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COVID and basketball

Garrett May, a junior, and other members of the Española Valley High School basketball team practice in their quiet gym on Feb. 10. (Eddie Moore/Albuquerque Journal)

Copyright © 2021 Albuquerque Journal

In the before times, the Española Valley High School Sundevils boys’ basketball team would normally be preparing to compete in the district tournament this time of year, with a shot at earning a berth in the state tournament in Albuquerque.

The team would play games in front of a packed house inside the school’s massive gymnasium, with some community members waiting outside the school for a chance to get in. In Española – as with much of northern New Mexico – such scenes had almost become routine.

But it’s been a complete reversal for the Sundevils and nearly every other high school team this year. COVID-19 postponed all high school sports and only recently were plans announced to try to salvage the prep sports season by playing abbreviated schedules in most sports.

At 6:30 a.m., Sundevil players arrived to practice as they had dozens of times before. However, now they wore face masks and kept six feet apart during practice while the normally roaring gym echoed with silence.

Ollie Fell of the Española Valley High School basketball team practices with his “pod” on Wednesday. With high school sports postponed due to the COVID-19 pandemic, the gym that is well known for amazing energy is mostly silent. (Eddie Moore/Albuquerque Journal)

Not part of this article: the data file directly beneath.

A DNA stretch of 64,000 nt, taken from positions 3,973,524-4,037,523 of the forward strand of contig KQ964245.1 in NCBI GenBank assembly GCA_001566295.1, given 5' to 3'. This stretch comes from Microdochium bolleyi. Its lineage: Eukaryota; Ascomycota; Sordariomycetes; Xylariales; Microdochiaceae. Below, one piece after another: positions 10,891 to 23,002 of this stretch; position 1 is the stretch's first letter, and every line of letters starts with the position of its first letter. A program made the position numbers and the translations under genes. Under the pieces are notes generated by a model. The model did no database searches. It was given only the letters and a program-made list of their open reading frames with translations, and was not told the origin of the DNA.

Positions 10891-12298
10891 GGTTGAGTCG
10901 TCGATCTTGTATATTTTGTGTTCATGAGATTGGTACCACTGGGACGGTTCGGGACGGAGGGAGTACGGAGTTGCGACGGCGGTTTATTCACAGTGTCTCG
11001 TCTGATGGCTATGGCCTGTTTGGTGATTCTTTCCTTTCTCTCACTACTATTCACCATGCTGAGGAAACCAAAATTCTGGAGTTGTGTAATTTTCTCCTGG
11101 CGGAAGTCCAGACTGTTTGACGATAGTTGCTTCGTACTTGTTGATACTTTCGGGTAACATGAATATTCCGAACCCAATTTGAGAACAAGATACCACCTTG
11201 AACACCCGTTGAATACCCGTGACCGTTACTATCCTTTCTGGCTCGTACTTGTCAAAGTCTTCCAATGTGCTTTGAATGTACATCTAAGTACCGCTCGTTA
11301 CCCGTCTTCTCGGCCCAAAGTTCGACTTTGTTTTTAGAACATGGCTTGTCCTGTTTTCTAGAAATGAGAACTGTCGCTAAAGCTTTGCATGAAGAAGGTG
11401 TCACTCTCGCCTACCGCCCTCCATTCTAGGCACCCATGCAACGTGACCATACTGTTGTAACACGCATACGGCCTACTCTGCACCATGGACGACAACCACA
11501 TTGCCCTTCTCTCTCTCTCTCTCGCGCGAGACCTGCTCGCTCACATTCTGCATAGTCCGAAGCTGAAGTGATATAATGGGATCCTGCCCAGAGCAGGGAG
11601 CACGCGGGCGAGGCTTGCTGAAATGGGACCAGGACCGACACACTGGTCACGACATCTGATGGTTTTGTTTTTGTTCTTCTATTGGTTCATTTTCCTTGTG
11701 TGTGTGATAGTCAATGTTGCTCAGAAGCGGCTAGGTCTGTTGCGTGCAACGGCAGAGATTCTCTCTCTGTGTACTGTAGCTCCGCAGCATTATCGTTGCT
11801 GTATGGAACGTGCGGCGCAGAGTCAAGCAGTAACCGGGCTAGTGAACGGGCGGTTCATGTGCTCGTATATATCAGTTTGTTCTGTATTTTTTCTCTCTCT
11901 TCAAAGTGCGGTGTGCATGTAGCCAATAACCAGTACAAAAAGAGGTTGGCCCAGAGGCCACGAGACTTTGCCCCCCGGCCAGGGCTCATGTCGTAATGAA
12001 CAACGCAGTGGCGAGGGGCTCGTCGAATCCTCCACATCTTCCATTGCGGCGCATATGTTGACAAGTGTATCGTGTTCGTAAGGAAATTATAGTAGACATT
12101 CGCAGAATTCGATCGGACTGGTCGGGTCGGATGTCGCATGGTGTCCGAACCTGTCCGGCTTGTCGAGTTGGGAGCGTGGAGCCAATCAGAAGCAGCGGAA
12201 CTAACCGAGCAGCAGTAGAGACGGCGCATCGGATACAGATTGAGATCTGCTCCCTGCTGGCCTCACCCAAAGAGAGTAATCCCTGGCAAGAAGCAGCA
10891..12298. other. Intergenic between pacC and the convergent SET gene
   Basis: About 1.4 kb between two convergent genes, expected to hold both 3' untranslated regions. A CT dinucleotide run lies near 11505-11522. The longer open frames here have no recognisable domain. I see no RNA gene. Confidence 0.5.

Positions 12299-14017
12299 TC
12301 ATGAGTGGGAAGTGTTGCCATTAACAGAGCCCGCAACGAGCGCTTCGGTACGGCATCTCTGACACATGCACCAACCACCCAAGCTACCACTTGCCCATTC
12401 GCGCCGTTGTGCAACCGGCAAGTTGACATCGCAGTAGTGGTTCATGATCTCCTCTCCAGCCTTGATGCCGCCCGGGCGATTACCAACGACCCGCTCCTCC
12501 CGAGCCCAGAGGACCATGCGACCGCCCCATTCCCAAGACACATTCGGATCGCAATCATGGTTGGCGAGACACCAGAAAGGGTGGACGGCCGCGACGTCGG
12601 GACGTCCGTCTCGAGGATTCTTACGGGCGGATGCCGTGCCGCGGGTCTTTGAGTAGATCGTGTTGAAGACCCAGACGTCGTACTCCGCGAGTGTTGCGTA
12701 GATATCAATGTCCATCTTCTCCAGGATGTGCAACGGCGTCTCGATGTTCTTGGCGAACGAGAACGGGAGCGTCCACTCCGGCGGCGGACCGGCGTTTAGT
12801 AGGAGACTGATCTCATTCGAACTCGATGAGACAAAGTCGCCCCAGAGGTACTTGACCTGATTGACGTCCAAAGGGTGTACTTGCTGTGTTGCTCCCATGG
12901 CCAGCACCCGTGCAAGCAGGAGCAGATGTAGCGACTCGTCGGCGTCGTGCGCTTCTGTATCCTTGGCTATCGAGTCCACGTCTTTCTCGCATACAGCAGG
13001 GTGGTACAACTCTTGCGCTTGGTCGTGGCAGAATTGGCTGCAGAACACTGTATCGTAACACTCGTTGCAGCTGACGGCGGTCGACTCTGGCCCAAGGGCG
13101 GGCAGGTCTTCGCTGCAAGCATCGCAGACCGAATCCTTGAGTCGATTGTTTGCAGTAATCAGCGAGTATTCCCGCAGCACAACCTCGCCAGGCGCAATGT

The COVID-19 pandemic has forced New Mexico schools to postpone prep sports seasons. For communities in northern New Mexico, the lack of high school sports – especially basketball – has been a bitter pill to swallow, even with the potential to play games on the horizon.

Few understand the fervor for basketball in the region like Ira Harge Jr., Española Valley’s athletics director. He previously coached the boys’ team at Pecos High School, another basketball-obsessed part of the state, where his teams won four straight state titles.

“It’s one of the premier sports in northern New Mexico,” Harge said of basketball. “We get snow, wind, rain … so basketball, being an indoor sport, is extremely popular.”

And it’s even more so at Española Valley, which last won a state title in 2016. The passion for the sport extends even to lower grades, where games between area elementary schools can pack small auditoriums with local residents.

Sundevils boys head coach Gabriel Martinez said that, for many of those young kids, it’s their dream to one day don a Sundevils uniform, and represent their school and community when they’re older, as it has been for generations of players before them.

“It’s a dream of theirs since the time they’re youngsters who had barely learned how to play the game,” Martinez said.

All players who spoke to the Journal said they’re hoping to keep that dream alive this season; for some, it’s their final opportunity.

Juan Branch, a senior, was looking forward to his final season of playing hoops. A team captain, Branch said basketball practice has been a welcome reprieve from weeks of online learning. (Eddie Moore/Albuquerque Journal)